A woodcarving chisel has a bevel on each side; the tool is symmetrical. A carpentry chisel has a bevel on one side only, with a flat face on the other. Each bevel of a woodcarving chisel is a single, flat face and quite long, giving you a low cutting angle.
If you have trouble keeping each side equal and the edge square then a jig might take away some of the stress and give you a better result. A 'jig' is essentially some device that, once set up, lets you repeat the same action or process every time.
In this workshop I have a look at a common sort of chisel-sharpening jig that you can buy from most DIY stores that's really designed for bench chisels and plane blades - but which really doesn't work for us - and another more expensive jig that does.
BTW: If you know of any other jigs for carving chisels or gouges, please write and let me know - with a source if possible. I'll have a look and share here on the Woodcarving Workshops website.
| 11 November 2021 08:07
Imran - Good eyesight! The angle to which you sharpen a lettering chisel is repeated on the other side so doubling overall the bevel 'wedge'. Generally with double-bevelled carving tools the overall angle wants to be between 20 and 30 degrees.
| 09 November 2021 19:03
Hi Chris. Hope all is well. On the veritas registration jig it seems you have placed the stop corresponding to a 10 deg angle. Is that what you recommend instead of 15 deg which is a bit higher up on the registration. Thanks
| 10 December 2014 16:31
Neal and Sue - I've been carving and sharpening my tools now for nearly 40 years, never used a jig - and there's nothing special about me! You absolutely can do it. The important thing is to lock your (handle) elbow to your body, then think more of shifting the weight between your feet than 'swaying' - so your hips move a little horizontally from one side to the other. In this way you move the gouge or chisel from one end of the stone to the other (only a 6" passage) while keeping the same angle. My teacher described it a bit like a 'judo stance'.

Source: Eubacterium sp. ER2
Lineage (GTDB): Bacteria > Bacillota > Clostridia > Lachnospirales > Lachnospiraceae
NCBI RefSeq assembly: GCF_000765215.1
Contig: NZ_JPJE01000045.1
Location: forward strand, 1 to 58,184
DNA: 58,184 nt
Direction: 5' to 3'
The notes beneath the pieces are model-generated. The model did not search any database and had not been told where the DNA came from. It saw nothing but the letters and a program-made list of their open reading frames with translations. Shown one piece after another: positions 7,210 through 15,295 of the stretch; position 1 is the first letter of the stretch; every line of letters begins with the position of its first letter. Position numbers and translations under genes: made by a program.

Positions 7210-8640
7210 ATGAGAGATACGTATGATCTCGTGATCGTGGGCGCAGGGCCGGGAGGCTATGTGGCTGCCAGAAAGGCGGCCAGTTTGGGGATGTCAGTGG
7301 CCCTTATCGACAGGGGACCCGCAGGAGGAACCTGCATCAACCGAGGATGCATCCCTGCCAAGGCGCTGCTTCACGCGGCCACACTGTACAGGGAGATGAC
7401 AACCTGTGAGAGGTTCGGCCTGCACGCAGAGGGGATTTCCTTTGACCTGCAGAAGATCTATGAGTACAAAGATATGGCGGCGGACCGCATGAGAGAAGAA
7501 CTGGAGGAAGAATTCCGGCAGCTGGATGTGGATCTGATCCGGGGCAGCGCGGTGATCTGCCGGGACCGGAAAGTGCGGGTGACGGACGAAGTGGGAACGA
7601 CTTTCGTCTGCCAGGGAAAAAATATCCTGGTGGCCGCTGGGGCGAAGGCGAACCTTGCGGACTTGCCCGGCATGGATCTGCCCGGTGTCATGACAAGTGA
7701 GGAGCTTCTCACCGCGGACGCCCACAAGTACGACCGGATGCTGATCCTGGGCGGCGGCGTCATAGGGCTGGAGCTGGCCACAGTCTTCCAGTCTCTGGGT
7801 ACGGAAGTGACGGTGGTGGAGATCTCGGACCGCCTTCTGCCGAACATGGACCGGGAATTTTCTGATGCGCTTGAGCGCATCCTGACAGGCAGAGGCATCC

| 08 December 2014 18:28
I would like to have a go with this too, as I am having difficulty maintaining the same angle. There is a view of the jig from a different angle here:
I cannot find it in the UK.
| 28 August 2014 13:21
Tools for Working Wood has a nice close-up photo of the OAR Wood Carving Tool Sharpener on their website: http://www.toolsforworkingwood.com/store/item/MS-OARSH
| 21 August 2014 08:07
Juan - Yes, I've heard of this jig and hope to have a look at it soon. Many thanks.
| 21 August 2014 04:43
Dear Chris: First of all, your videos are amazingly clear and easy to follow and understand, specially for a begining carver like me. In a sense you can say that I'm a "self taught" carver and it's been an incredible hobby for me, now that I retired of the rat race, I've got more time to really pay more attention to my projects. A couple of yrs back I found this jig called the OAR, where you sharpen your gauges and V tools with(I've been afraid of the process because they are expensive tools and didn't wanted to ruin them). I tried to include an attachment here, but for some reason it won't let me do it!, sorry, this thing really helped me out to get the frustation of properly sharpening your tools. the address of the manufacturer is: West Falls Woodcarving. 7458 Ellicot Rd., West Falls, NY, 14170; Phone: 716-662-3648. It was designed by fellow carver named Ross Oar. you may be able to see it in the Internet. If not I'll be more than happy to buy it and send it to you. Best regards and thank you for sharing your knowledge. Juan Solorzano Sr
| 07 August 2014 09:59
JÂ°rgen - I've had a look and can't find that second position; at the lower angles the tool handle gets in the way! But perhaps you are right and I'm just missing something. I know the Veritas jig is a lot more expensive - I'm not trying to promote it - but, once you get the hang of it, it does take away the guesswork and covers a wide shape of chisel. I would say that, myself, I've never used jigs of any sort for sharpening. No doubt my by-hand accuracy is (must be) less than what I'd get with a jig, but it's plenty good enough for what I need to do, which is an important point: no one should feel they really need a jig unless they've hit a threshold of sharpening frustration,,,
| 22 July 2014 10:56
I have recently managed to sharpen the wings of v-tools with the Veritas Mark II jig, but I have only been successful with 30 and 45 degree V-tools. The 60 and 90 degree tools are not held flat against the edge of the jig. Also if the steel of the tool is of unequal thickness across the width of the wing you have to clamp on the bevel edge side and it wont work unless you use a shim. I used paper on the stone to slightly change the angle. If the variation in thickness is great you might have to use cardboard.